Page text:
Gov. Andrew Cuomo’s budget office provided a sharply worded response to Comptroller Tom DiNapoli’s overtime report late Tuesday afternoon calling the findings “baffling” and “flawed.”

Earlier in the day DiNapoli released a report that found state agencies were on track to spend $600 million on overtime, which would set a record in the process.

But the DOB says the report refelcts “an apparent fundamentla misunderstanding” of how the agencies are spending money.

“The Comptroller’s report is baffling — skewed by a shocking lack of context, omission of fact and an apparent fundamental misunderstanding of the state of affairs in a number of agencies,” said DOB spokesman Morris Peters. “This report fails to mention that several Executive-run agencies had to respond to three extreme weather events in the last year as well as major personnel and structural changes made among various agencies to make government more efficient. Most of all, the report is flawed with one key omission: overall personnel costs for Executive-run agencies have decreased $750 million during the course of this administration. Realistically, there will be times when overtime is necessary because the alternative would be forcing taxpayers to fund a larger, more costly and inefficient state government.”

Specifically, they point to:

*The Gaming Commissions showing an increase of overtime between 2012 and 2013, but the commission didn’t exist until February 2013
*The Racing and Wagering Board showed an increase of 68.43 percent in overtime, but ceased to exist in February.
*The Office of IT had a 512 percent increase in overitme compared to last year, but the DOB says the office wasn’t created until November 2012. The previous agency that fulfilled its duties had 501 full-time employees and now has 3,630, with nearly all transferred from other agencies.

The full points are after the jump, but the bottom line for the DOB appears to be this:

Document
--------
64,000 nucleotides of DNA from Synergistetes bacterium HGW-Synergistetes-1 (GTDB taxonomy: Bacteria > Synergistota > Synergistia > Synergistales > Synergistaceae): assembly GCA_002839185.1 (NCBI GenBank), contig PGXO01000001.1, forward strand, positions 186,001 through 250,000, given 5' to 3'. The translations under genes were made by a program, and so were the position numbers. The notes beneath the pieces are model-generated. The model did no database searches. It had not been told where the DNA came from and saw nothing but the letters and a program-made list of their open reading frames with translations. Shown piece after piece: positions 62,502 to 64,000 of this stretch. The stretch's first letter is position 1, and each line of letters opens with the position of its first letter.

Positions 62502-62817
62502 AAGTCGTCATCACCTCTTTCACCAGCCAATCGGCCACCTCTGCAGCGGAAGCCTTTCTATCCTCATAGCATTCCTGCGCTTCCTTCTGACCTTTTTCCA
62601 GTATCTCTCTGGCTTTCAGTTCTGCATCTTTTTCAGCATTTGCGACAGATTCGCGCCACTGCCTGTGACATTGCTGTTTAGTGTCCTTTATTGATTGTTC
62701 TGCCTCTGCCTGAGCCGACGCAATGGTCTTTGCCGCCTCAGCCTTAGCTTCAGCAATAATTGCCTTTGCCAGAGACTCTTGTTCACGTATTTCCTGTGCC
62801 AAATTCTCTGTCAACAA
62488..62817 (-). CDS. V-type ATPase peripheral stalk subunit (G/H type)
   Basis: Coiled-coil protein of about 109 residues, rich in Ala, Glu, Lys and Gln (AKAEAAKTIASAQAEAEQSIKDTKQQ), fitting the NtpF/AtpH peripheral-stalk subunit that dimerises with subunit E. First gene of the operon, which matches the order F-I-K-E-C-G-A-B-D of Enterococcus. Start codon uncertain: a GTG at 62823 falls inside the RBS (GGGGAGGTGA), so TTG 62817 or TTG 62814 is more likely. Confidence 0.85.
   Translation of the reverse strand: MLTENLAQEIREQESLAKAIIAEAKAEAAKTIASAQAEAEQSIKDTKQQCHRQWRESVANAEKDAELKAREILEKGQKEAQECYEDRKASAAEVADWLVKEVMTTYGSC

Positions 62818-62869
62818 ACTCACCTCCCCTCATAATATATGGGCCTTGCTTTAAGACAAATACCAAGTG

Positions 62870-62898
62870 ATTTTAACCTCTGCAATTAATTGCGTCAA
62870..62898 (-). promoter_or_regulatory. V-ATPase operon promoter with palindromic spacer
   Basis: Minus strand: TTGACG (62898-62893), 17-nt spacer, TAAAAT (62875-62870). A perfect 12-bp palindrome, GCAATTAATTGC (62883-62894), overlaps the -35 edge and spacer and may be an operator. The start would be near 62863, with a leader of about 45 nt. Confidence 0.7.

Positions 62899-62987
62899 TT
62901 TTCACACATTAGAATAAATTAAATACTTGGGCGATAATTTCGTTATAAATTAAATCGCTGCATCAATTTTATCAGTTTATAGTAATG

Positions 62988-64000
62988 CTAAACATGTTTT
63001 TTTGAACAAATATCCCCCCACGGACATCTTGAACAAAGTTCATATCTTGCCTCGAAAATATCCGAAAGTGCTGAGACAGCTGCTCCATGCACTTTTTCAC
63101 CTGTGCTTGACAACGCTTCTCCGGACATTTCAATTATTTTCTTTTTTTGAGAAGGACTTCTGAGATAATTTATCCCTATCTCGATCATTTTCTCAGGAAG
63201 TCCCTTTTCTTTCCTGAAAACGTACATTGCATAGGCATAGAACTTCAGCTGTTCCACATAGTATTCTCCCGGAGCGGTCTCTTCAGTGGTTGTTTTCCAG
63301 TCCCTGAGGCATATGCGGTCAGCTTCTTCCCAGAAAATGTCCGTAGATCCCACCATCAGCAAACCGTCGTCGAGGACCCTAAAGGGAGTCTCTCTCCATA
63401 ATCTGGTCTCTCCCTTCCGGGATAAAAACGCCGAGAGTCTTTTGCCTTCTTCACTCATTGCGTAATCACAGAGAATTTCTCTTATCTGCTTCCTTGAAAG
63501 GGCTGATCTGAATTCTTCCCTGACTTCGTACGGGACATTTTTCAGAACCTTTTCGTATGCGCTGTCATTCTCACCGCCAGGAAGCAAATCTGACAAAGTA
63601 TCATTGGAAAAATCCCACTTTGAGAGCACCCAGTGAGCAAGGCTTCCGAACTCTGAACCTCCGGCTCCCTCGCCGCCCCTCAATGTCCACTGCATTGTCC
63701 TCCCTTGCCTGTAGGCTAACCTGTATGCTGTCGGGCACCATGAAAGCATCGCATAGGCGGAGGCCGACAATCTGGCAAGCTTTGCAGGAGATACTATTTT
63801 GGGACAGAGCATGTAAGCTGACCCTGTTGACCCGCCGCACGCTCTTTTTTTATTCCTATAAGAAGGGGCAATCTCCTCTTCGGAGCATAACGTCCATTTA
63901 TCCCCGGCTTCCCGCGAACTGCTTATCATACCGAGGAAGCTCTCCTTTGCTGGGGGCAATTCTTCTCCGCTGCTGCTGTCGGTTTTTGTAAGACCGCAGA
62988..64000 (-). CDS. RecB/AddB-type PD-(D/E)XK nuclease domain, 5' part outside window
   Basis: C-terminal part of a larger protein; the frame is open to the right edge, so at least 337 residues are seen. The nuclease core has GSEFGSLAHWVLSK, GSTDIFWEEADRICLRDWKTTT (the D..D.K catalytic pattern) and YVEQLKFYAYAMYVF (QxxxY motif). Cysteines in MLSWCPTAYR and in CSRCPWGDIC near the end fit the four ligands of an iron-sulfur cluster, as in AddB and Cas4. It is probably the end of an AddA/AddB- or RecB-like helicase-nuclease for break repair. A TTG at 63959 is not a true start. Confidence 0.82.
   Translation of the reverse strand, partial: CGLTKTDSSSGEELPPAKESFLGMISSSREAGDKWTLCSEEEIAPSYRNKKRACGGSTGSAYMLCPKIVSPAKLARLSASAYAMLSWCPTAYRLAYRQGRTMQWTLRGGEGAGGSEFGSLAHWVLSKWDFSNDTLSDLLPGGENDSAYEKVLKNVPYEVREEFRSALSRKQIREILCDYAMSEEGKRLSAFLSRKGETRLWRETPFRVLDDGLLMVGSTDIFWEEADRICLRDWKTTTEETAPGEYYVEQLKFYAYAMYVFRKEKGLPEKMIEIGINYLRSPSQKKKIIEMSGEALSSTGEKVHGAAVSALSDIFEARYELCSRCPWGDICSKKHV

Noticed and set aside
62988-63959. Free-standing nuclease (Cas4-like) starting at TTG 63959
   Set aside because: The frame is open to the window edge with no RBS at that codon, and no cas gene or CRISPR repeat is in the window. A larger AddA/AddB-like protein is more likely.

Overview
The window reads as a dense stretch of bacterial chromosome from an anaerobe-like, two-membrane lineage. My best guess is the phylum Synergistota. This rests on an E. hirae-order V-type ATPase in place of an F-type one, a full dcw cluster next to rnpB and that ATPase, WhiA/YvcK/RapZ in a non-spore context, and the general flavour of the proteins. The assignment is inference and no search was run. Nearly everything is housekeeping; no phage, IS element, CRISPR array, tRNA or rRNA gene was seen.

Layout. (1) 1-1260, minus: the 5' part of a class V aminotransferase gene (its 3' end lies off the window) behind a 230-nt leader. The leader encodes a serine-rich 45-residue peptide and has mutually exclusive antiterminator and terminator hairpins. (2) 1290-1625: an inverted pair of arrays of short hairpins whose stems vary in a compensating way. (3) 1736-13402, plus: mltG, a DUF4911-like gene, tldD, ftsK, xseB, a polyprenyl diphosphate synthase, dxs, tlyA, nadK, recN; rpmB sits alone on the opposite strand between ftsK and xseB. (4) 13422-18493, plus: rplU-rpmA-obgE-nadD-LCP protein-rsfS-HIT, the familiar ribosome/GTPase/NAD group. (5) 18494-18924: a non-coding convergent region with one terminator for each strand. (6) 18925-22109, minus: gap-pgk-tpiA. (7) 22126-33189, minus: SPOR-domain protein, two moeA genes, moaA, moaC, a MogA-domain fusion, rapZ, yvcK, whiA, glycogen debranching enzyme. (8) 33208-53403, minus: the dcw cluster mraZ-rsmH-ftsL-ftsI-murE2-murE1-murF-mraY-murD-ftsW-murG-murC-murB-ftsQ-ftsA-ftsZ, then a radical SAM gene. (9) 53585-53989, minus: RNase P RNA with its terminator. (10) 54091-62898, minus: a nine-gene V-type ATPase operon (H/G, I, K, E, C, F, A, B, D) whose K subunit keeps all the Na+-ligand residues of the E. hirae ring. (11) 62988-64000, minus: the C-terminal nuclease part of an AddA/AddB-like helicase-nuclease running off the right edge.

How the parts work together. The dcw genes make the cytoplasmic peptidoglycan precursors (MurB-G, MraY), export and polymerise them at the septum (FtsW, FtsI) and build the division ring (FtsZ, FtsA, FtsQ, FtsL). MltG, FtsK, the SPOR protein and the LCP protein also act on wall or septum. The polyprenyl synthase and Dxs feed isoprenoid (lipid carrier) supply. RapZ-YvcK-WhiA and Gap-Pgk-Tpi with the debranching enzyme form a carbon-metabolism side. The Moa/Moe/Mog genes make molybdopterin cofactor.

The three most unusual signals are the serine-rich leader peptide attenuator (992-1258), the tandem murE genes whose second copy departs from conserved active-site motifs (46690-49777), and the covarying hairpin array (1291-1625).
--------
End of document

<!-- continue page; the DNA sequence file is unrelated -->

“All agencies have remained within their budgets, which were reduced 10 percent at the beginning of this administration and have remained flat.”

This isn’t the first flare up between the DOB and DiNapoli’s office, who often exchange testy responses when presented with reports critical of spending or pension management.

• OSC reports that the Office of Information Technology services had a 512 percent spike in overtime compared to last year, but fails to mention that ITS was only established in November 2012. Its predecessor agency had 501 full time employees — it now has 3,630, virtually all of whom were transferred from other agencies.

• OSC said the Gaming Commission’s overtime increased by 38.45 percent between 2012 and 2013. The Gaming Commission didn’t exist until February 2013.

• OSC says Racing and Wagering Board overtime decreased by 68.43 percent. This is perplexing, since the RWB ceased existing in February 2013.

• The comparison excludes October 2012 through December 2012, the beginning of the state’s mobilized response to Superstorm Sandy, but included the early months of 2013, where the response was still ongoing. Failing to account for this omission leads to an artificial spike.

• Significant DFS resources were used in 2013 to support on-going efforts to help homeowners, renters and business owners recover from property losses caused by Superstorm Sandy. DFS overtime is also attributed to the agency’s continued efforts to help victims of Superstorm Sandy, specifically the weekend deployments of mobile command centers to help homeowners deal with insurance related issues.

• DOT overtime was the result of deferred costs of Sandy, a bulk of which will be reimbursable by the federal government, as well as the Long Island blizzard in February (Nemo) and the Mohawk Valley flooding this past summer.

• Overtime related to Tax and Finance stemmed from the transition to a new vendor to process paper returns. This overtime costs, per the contract with the vendor, will not come at additional taxpayer expense.

• DOCCS has taken steps to address overtime in its facilities. Beginning this past June, the acting commissioner has centralized the review of all overtime, and given specific direction to all Superintendents and Hub-Superintendents that overtime is only to be used to ensure the health, welfare and safety of the system.

• All agencies have remained within their budgets, which were reduced 10 percent at the beginning of this administration and have remained flat.